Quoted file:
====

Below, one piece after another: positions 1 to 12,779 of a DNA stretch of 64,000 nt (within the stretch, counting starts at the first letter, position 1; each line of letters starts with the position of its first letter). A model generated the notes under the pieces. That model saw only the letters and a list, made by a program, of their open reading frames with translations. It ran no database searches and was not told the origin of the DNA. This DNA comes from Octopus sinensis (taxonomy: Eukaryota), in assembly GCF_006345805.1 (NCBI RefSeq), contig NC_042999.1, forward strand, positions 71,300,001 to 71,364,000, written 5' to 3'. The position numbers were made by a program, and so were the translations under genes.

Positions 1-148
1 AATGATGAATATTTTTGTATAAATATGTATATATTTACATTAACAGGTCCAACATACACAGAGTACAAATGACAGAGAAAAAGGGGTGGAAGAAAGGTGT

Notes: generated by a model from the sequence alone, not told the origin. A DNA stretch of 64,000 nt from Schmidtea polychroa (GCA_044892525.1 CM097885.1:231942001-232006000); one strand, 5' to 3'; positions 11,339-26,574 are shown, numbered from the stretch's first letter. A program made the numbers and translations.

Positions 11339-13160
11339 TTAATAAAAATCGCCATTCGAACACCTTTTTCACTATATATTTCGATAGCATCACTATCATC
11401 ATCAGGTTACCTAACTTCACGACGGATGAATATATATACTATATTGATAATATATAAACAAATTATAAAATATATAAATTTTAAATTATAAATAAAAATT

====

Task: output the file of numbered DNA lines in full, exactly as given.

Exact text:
Below, one piece after another: positions 1 to 12,779 of a DNA stretch of 64,000 nt (within the stretch, counting starts at the first letter, position 1; each line of letters starts with the position of its first letter). A model generated the notes under the pieces. That model saw only the letters and a list, made by a program, of their open reading frames with translations. It ran no database searches and was not told the origin of the DNA. This DNA comes from Octopus sinensis (taxonomy: Eukaryota), in assembly GCF_006345805.1 (NCBI RefSeq), contig NC_042999.1, forward strand, positions 71,300,001 to 71,364,000, written 5' to 3'. The position numbers were made by a program, and so were the translations under genes.

Positions 1-148
1 AATGATGAATATTTTTGTATAAATATGTATATATTTACATTAACAGGTCCAACATACACAGAGTACAAATGACAGAGAAAAAGGGGTGGAAGAAAGGTGT

Notes: generated by a model from the sequence alone, not told the origin. A DNA stretch of 64,000 nt from Schmidtea polychroa (GCA_044892525.1 CM097885.1:231942001-232006000); one strand, 5' to 3'; positions 11,339-26,574 are shown, numbered from the stretch's first letter. A program made the numbers and translations.

Positions 11339-13160
11339 TTAATAAAAATCGCCATTCGAACACCTTTTTCACTATATATTTCGATAGCATCACTATCATC
11401 ATCAGGTTACCTAACTTCACGACGGATGAATATATATACTATATTGATAATATATAAACAAATTATAAAATATATAAATTTTAAATTATAAATAAAAATT